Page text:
The key to effective presentation design is the key to a great life: Questioning everything. Below are 5 questions for your PowerPoint.
1 – Why am I Doing This?
Are you selling an awesome idea? Educating employees? Trying to get matches on Tinder? Whatever you’re doing, focus on that one thing.
Let’s say you’re trying to sell a new product to potential investors. It’s a tent that sets itself up and packs itself away. To sell your tent, make them see it as a must-have for the next time they go camping. Don’t show slides saying how great your company is, and never boast about its brilliant design. To put it politely, they don’t give a toss. Instead, show them someone struggling to set up a tent in the dark. Tell them you know what a pain it is. Now show them your tent in action. Let it speak for itself. Ask them what they’d do with the extra time.
When you outline the focus of your presentation, you halve your workload and double your chance of success. It’s essential to effective presentation design. Of course, your focus depends on your audience. That means your next question should be…
2 – Who am I Showing This to?
What excites them? What will they be day-dreaming about during your presentation? If you want to speak to your audience, you have to know them. To know them, talk to them. Ask if there were any presentations that didn’t send them to sleep. After all, the secret to effective presentation design is knowing what’s effective.
A good tip to simplify this is to think of your audience as one person. That’ll end the pressure of pleasing a crowd, and make it easier to personalise your message. Once you know who that one person, you’ve got to ask…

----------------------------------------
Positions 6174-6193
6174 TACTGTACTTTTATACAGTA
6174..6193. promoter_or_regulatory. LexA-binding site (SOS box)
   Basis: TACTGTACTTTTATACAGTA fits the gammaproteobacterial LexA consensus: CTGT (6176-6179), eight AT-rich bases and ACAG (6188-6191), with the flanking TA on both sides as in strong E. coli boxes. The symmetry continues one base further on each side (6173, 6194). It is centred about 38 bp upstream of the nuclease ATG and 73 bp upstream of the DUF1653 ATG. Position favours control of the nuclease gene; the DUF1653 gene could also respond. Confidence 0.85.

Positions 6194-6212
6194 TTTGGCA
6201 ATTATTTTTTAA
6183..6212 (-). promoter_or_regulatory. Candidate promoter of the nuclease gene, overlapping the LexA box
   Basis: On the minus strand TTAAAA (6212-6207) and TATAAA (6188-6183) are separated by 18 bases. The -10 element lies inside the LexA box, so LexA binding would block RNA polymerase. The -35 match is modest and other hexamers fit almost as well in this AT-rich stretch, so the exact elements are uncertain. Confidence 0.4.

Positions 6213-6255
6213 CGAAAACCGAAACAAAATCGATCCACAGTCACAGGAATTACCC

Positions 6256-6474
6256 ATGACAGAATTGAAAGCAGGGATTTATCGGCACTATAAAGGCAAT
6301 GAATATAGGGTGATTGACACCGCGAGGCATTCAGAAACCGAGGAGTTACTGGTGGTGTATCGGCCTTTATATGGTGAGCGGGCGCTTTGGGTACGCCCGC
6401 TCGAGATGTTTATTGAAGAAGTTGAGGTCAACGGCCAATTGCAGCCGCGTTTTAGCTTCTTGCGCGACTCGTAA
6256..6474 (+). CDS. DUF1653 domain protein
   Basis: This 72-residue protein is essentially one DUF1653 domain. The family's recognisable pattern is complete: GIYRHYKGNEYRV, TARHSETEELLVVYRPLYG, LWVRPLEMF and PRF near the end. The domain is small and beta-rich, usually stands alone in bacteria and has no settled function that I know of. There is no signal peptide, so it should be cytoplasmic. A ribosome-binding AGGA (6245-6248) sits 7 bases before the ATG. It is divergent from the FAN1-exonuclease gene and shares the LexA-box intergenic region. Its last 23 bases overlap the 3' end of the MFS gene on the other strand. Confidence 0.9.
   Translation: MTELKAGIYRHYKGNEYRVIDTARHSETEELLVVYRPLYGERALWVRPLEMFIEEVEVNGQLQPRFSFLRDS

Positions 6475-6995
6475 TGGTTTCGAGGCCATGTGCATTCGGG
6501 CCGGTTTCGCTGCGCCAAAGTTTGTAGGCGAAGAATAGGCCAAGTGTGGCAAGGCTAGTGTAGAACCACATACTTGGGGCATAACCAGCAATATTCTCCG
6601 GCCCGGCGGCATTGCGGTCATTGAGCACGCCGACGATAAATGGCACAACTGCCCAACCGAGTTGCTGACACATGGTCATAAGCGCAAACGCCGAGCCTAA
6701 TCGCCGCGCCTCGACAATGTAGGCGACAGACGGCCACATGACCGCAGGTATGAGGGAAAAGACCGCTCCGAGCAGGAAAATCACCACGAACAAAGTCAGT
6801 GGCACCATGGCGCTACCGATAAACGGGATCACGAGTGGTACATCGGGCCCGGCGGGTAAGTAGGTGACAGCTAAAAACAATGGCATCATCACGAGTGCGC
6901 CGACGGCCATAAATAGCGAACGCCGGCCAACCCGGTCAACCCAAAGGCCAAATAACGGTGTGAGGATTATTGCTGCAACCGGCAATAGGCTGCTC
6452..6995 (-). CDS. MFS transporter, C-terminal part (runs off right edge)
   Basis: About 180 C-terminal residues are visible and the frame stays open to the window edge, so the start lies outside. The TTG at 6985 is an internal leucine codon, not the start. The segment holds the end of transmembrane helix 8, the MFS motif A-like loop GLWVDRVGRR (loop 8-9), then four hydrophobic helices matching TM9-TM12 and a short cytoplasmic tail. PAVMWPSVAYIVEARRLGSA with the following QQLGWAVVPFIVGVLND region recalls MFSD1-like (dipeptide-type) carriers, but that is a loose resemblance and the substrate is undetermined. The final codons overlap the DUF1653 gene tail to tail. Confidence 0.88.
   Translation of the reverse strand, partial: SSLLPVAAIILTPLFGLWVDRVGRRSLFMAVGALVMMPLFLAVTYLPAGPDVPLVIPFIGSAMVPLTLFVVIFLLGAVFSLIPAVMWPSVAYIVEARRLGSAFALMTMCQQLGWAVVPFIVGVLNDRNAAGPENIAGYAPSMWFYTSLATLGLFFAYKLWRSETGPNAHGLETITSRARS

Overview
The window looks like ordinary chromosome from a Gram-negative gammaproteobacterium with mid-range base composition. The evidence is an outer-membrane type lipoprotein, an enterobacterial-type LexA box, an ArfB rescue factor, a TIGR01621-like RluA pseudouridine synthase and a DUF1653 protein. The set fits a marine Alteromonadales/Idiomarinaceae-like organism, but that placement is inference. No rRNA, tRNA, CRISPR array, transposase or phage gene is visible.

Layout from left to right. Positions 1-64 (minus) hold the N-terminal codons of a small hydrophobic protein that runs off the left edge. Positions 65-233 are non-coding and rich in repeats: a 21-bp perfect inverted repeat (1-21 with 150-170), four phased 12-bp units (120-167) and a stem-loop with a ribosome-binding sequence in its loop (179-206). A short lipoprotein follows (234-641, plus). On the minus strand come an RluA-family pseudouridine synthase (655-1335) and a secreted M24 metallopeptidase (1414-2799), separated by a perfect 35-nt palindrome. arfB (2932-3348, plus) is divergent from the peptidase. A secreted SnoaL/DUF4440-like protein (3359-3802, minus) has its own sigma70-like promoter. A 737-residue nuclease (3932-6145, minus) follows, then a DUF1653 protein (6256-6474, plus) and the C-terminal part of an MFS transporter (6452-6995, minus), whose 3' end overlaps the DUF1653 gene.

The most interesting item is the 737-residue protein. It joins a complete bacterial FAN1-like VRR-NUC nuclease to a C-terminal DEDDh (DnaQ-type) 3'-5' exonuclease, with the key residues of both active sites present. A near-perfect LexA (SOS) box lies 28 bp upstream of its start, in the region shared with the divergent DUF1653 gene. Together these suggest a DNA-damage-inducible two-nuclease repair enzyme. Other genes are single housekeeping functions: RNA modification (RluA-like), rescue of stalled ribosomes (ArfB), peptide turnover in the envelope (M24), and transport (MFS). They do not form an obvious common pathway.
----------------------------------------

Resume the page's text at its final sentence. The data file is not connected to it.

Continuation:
3 – What’s in it For Them?
Unless they paid to see your presentation, they probably don’t want to watch it. If so, you need to stress what’s in it for them if they pay attention. Let’s say you have to teach employees how to safely use a new piece of equipment. You probably care about hitting KPI’s for safety awareness. They don’t. You know what they do care about? Getting home to their loved ones in one piece. So use that. Tell them they might not make it home if they don’t listen to this.
Now that you’ve got their attention, you need to keep it. That’s when you need to ask yourself…
4 – Is this Clear?
Look at this original Jackson Pollock:
Oh wait, that’s an actual PowerPoint slide commissioned by The Pentagon. I guess taxpayer dollars don’t cover effective presentation design. Anyway, this would have worked much better across a hundred slides instead of being crammed into one.
Now consider your slides. Do any of them look like this? If they do, cut them down. Spread them out, and keep text to a minimum. Where you can, use images instead of words. For more information on this, have a quick read of our post on Bringing Simplicity to your PowerPoint Presentations.
So you’ve thought of your audience, kept things simple, and crafted a compelling presentation. You’re not out of the woods yet. Now you’ve got to ask…
5 – What Will They Ask Me?
If you’re presenting to an audience, you’ve got to leave time for questions. Since you can’t avoid them, you’ve got to prepare for them. If you write potential questions down, it’ll get you ready for them at the end. This also helps you know what you’ve left out of your presentation.
Is There a Shortcut to Effective Presentation Design?